The concept of "the underrated" is an extremely delicate one. Some players, like Brandon Roy, are labeled underrated time and time again, to the point that they are almost overrated. Others, like Antawn Jamison, have seen their production fall to levels that make the attention they receive appear appropriate. Simply put, to be labeled underrated is often an extremely fluid position to be in.
Underrated players are players that don't receive the recognition they deserve for their performances. They could be stuck on a bad team that gets little media coverage, play unexciting basketball or do things that do not show up in the typical box score.
Some players feed off of the lack of love they get for their play, using it as a motivator and playing with a chip on their shoulder. Not surprisingly, those players seem to be the ones that carve a place for themselves in the league when all is said and done.
Without further ado, here are five NBA players who are not getting their due.
When debating the topic of who is the league's best point guard, the conversation often boils down to five names—Derrick Rose, Deron Williams, Rajon Rondo, Russell Westbrook and Chris Paul. After looking at traditional statistics, most favor Rose for the title. However, upon further observation, Chris Paul is not only the league's best point guard, but possibly the league's Most Valuable Player.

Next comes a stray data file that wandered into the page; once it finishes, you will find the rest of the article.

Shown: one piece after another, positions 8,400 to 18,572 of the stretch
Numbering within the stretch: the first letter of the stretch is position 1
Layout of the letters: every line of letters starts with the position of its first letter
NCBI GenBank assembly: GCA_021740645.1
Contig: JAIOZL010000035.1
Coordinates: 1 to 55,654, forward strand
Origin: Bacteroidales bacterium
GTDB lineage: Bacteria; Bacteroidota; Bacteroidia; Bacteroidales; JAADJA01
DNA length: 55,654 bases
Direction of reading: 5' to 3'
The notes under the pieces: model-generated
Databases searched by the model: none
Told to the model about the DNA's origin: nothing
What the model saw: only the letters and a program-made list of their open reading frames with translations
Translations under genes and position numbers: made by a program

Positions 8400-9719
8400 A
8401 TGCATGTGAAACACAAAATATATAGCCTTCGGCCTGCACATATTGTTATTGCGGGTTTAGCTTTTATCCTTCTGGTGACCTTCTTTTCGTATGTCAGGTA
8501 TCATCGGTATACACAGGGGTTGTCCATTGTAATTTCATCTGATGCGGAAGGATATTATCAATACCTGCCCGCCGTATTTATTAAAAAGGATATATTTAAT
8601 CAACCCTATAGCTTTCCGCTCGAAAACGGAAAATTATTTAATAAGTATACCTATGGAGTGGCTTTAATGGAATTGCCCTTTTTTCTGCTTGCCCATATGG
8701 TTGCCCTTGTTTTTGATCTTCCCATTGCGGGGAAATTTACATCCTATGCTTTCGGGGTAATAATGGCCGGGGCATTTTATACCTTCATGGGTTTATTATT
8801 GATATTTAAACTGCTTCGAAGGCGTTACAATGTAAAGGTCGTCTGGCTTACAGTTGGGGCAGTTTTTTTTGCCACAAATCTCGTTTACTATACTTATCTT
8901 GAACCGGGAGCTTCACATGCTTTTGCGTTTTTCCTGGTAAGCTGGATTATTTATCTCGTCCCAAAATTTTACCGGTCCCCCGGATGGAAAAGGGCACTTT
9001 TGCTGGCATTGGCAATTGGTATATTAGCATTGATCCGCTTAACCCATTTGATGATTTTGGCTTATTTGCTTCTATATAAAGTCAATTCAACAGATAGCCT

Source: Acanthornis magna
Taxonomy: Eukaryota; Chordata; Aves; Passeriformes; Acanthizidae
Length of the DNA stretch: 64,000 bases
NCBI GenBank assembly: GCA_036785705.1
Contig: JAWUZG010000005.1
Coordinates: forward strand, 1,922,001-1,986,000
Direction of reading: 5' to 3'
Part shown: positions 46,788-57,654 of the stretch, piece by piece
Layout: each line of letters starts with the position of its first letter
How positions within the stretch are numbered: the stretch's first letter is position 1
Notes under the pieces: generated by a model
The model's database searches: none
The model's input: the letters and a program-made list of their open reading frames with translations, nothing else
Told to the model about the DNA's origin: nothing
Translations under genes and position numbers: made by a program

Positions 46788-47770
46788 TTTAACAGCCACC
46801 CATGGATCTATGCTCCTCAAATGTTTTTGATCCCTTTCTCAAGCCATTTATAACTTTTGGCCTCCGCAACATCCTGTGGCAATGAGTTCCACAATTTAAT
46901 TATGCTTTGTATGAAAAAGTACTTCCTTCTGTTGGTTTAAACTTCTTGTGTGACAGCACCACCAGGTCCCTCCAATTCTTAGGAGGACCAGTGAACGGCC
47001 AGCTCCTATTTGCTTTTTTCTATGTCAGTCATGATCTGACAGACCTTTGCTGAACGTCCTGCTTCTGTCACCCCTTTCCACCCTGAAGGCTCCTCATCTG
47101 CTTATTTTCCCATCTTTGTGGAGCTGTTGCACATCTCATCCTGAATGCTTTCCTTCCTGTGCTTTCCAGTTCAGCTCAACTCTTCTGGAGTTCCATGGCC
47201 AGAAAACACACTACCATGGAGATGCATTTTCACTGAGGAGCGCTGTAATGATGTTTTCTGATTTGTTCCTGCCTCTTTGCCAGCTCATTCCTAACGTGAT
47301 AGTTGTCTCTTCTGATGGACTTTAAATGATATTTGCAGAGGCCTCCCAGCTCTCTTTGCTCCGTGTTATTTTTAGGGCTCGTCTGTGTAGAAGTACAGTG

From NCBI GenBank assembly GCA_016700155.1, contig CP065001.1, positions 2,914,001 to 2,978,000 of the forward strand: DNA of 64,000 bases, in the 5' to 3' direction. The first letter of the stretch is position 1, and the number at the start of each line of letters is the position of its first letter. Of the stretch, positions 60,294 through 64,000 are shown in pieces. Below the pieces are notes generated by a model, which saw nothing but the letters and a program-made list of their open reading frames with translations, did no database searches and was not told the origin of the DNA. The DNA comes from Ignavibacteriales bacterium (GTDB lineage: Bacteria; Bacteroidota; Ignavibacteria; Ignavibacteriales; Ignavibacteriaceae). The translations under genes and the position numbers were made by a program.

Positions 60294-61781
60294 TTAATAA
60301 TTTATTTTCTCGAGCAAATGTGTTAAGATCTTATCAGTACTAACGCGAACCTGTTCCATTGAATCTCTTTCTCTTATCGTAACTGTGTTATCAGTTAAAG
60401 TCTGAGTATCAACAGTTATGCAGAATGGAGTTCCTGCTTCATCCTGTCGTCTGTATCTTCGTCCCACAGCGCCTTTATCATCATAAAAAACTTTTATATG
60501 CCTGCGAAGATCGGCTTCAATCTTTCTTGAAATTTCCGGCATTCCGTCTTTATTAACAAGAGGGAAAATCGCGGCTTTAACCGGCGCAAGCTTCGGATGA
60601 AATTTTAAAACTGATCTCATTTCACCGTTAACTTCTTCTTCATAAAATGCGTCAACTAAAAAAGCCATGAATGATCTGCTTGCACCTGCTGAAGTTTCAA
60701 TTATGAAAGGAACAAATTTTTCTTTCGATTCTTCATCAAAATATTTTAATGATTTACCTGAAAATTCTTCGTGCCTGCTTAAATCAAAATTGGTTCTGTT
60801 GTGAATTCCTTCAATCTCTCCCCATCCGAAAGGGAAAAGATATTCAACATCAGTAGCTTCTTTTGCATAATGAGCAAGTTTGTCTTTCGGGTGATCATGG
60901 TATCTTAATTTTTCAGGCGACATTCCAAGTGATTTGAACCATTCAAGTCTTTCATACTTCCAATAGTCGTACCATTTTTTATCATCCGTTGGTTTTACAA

Paul's extreme value comes not from flashy dunks or outrageous athleticism; rather it comes from minimizing negatives in his game. Pairing smart shot selection with tremendous shooting ability, Paul is among the league's most efficient guards scoring the ball (third among PGs in TS%).
Additionally, he limits turnovers incredibly well, allowing his team to utilize every possession to get a good shot. With the lowest turnover ratio among point guards ranked in the top 20 of assists, Paul is incredible at protecting the ball.
Defensively, Paul is extremely effective, disrupting with his incredible quickness and picking up tons of steals. When the game is close, there are few point guards that GMs would rather have defending the other team's point guard than Chris Paul.
For these reasons, Chris Paul finds himself ranked first in John Hollinger's PER statistic. PER is by no means a perfect statistic, but the fact that he is No. 1 in the ranking is fairly high praise for someone putting up merely solid statistics.
Are 17 and 10 typically considered MVP type statistics? No, but perhaps voters should look beyond the usual metrics and see that Paul could be the league's best and most valuable players.
Care to guess who the Clippers' leading scorer is? Blake Griffin, right? Baron Davis? Chris Kaman?
Surprisingly, after two average seasons to start his career, Eric Gordon has transformed into a tremendous scorer for the Clippers, pouring in 23.6 points per game and improving vastly as a penetrator.
Perhaps nobody saw such dramatic results from playing on the national team as Gordon did, as he developed into more than just a zone buster for the dominant American squad in the World Championships this summer.
While he often lacked the burst of speed to burn defenders and get to the rim in his first couple of years in the league, Gordon has developed numerous dribble moves and has worked on his quickness and now plays far better inside, improving his efficiency and allowing him to score in higher volume than he ever had.
In fact, his shooting has slumped a bit this year, but with his improvements inside and in his ability to draw fouls, he is having a tremendous year and should be in the conversation for the league's Most Improved Player award.
While he is getting some pub in that discussion, his bid for an All-Star game has been hampered by the Clippers' disappointing record and the fact that he is overshadowed by superstar-in-the-making in Blake Griffin.